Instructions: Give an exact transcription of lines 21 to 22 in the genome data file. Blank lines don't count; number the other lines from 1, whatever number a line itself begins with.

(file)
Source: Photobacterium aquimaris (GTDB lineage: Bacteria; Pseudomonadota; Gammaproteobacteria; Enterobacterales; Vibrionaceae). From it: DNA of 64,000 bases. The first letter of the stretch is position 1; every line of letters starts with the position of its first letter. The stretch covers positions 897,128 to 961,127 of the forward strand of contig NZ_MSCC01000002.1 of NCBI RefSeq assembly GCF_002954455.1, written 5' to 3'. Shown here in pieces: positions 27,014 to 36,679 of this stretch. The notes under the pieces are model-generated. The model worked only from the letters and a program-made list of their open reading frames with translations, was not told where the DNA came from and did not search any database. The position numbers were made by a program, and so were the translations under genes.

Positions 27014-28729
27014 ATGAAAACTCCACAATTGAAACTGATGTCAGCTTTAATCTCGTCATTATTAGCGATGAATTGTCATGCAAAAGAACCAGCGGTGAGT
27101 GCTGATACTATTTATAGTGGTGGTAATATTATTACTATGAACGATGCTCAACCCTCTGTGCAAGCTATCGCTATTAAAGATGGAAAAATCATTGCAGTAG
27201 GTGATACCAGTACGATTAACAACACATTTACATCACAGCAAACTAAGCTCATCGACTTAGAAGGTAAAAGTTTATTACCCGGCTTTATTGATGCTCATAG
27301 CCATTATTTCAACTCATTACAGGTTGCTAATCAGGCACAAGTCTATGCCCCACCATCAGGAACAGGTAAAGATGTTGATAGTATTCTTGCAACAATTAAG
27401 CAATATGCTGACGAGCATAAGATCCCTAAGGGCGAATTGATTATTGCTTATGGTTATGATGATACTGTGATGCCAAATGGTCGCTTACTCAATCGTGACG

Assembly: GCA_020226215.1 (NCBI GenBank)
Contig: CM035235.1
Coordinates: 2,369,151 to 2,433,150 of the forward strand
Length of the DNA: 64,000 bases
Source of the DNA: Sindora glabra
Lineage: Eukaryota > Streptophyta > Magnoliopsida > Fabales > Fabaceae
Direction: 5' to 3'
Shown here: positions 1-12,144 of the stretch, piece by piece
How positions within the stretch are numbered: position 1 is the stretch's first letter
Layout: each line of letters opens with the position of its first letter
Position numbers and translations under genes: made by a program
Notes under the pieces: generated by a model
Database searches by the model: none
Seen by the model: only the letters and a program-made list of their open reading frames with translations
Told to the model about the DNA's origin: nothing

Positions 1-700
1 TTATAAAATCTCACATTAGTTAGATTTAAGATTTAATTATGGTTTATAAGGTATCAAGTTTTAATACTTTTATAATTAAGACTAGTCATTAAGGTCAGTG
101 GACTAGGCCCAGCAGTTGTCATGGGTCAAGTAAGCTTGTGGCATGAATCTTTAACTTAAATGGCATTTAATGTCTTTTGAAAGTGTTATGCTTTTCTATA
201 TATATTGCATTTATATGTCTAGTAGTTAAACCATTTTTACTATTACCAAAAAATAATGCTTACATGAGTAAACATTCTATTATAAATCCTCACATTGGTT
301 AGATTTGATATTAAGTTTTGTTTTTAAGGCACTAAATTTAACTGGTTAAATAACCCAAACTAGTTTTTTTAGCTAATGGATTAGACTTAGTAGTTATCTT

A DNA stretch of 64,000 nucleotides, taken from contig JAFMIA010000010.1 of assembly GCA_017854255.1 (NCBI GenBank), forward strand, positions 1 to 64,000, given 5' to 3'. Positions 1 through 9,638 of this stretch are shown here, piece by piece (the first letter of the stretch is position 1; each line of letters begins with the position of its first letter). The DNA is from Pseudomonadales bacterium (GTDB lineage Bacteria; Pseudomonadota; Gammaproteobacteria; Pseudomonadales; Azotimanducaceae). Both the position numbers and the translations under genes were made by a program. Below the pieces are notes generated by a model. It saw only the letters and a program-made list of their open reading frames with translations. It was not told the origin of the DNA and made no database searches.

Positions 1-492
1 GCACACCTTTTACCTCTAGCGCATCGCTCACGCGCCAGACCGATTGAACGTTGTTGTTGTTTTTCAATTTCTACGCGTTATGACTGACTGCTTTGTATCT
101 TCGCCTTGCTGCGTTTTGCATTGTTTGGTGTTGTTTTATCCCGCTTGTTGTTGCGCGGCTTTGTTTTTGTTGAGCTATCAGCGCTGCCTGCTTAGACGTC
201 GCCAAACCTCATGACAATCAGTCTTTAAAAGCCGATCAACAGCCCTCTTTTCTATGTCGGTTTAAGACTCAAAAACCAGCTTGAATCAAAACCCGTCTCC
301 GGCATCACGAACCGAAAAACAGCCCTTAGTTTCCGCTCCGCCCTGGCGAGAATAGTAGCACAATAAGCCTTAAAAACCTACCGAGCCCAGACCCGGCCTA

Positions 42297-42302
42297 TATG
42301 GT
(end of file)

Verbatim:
Seen by the model: only the letters and a program-made list of their open reading frames with translations
Told to the model about the DNA's origin: nothing